Description: Phytophthora ramorum, an exotic forest pathogen known as ‘sudden oak death’ (SOD), has received considerable attention in recent years because of its effects on vegetation structure, composition, and fire disturbance regimes in western U.S. coastal forests. This research examines differences in the importance (e.g., density, dominance, and frequency) and distribution of five host species of P. ramorum–– Umbellularia californica (California bay laurel), Quercus agrifolia (coast live oak), Pseudotsuga menziesii (Douglas fir), Sequoia sempervirens (Coast redwood), and Arbutus menziesii (Madrone)––in Soquel, California. A stratified random sampling design was used to select 66 plots surrounding a managed forest edge in Soquel Demonstration State Forest. Vegetation measurements were conducted in summer 2013. In each plot, all trees ≥3 cm diameter at breast height (DBH) were identified to species, counted, and DBH, height, and canopy position measured. Leaf area index (LAI) of bay laurel was measured to quantify the amount of leaves available for pathogen dispersal with a LiCOR 2200 Plant Canopy Analyzer. In addition, morning (9:00 am) and afternoon (1:00 pm) photosynthetically active radiation (PAR) were quantified using a quantum light sensor. This paper examines the influence of environmental variables, including distance to edge, aspect, slope, and light availability on host species spatial ...
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The Influence of Local Forage Variability on White-tailed Deer (Odocoileus Virginianus) Body Size at Fort Hood, Texas

The Influence of Local Forage Variability on White-tailed Deer (Odocoileus Virginianus) Body Size at Fort Hood, Texas

Date: December 2015
Creator: Eddins, Amy C.
Description: Nutritional quality and availability is thought to regulate geographic patterns of variability in animal body size due to phenotypic plasticity. The purpose of this study is to determine how vegetation quality, abundance and population density influence white-tailed deer (Odocoileus virginianus) body size on a subregional spatial scale at Fort Hood, Texas. Harvest and census records are used to test the hypothesis that white-tailed deer exhibit phenotypic plasticity (e.g. larger body size) in response to differences in vegetation quality and availability. Results from these analyses suggest that forage quality and abundance alone is not a main driver of white-tailed deer body size. Analysis of deer population density (generally) resulted in an inverse relationship with body size. Areas with high quality forage and low population density support larger deer while areas with low quality forage and high density support smaller than average deer. The few exceptions occur in areas exhibiting poor quality forage and low population density or high forage quality and high density. Results from this study suggest that continued overcrowding of deer within isolated areas may eventually lead to efficiency phenotypic conditions producing smaller sized deer. These results could prove useful in interpreting deer population responses to harvest management. For ...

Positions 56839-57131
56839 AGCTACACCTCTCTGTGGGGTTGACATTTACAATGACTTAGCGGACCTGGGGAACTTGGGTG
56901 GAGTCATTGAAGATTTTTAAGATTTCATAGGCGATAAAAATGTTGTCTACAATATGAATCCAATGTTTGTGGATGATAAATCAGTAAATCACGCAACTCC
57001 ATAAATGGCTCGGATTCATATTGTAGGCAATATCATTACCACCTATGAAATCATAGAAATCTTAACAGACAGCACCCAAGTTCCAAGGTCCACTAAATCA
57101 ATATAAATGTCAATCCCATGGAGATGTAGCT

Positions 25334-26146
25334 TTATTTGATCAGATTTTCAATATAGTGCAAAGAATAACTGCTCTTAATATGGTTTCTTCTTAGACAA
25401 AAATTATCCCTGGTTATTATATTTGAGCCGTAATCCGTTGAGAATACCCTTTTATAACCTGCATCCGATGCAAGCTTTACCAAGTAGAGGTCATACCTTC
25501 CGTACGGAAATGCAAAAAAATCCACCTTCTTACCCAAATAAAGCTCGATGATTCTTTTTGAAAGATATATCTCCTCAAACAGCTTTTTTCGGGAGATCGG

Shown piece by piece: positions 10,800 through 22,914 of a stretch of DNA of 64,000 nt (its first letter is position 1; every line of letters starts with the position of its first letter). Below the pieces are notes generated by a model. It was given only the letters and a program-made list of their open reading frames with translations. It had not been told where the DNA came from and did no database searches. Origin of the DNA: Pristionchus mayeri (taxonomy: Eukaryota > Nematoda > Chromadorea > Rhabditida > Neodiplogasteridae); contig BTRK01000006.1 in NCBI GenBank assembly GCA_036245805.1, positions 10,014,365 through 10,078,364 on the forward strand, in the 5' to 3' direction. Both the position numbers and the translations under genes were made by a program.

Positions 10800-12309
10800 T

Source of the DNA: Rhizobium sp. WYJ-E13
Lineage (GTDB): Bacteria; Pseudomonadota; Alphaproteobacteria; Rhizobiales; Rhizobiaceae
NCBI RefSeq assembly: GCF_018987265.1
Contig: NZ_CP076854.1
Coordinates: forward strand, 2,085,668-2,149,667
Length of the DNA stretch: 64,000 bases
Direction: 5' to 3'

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Influence of the Choice of Disease Mapping Method on Population Characteristics in Areas of High Disease Burdens

Influence of the Choice of Disease Mapping Method on Population Characteristics in Areas of High Disease Burdens

Date: December 2015
Creator: Desai, Khyati Sanket
Description: Disease maps are powerful tools for depicting spatial variations in disease risk and its underlying drivers. However, producing effective disease maps requires careful consideration of the statistical and spatial properties of the disease data. In fact, the choice of mapping method influences the resulting spatial pattern of the disease, as well as the understanding of its underlying population characteristics. New developments in mapping methods and software in addition to continuing improvements in data quality and quantity are requiring map-makers to make a multitude of decisions before a map of disease burdens can be created. The impact of such decisions on a map, including the choice of appropriate mapping method, not been addressed adequately in the literature. This research demonstrates how choice of mapping method and associated parameters influence the spatial pattern of disease. We use four different disease-mapping methods – unsmoothed choropleth maps, smoothed choropleth maps produced using the headbanging method, smoothed kernel density maps, and smoothed choropleth maps produced using spatial empirical Bayes methods and 5-years of zip code level HIV incidence (2007- 2011) data from Dallas and Tarrant Counties, Texas. For each map, the leading population characteristics and their relative importance with regards to HIV incidence is identified ...
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Installation and Manufacturing of Photovoltaics: an Assessment Using California and New York

Installation and Manufacturing of Photovoltaics: an Assessment Using California and New York

Date: August 2012
Creator: Dohanich, Elizabeth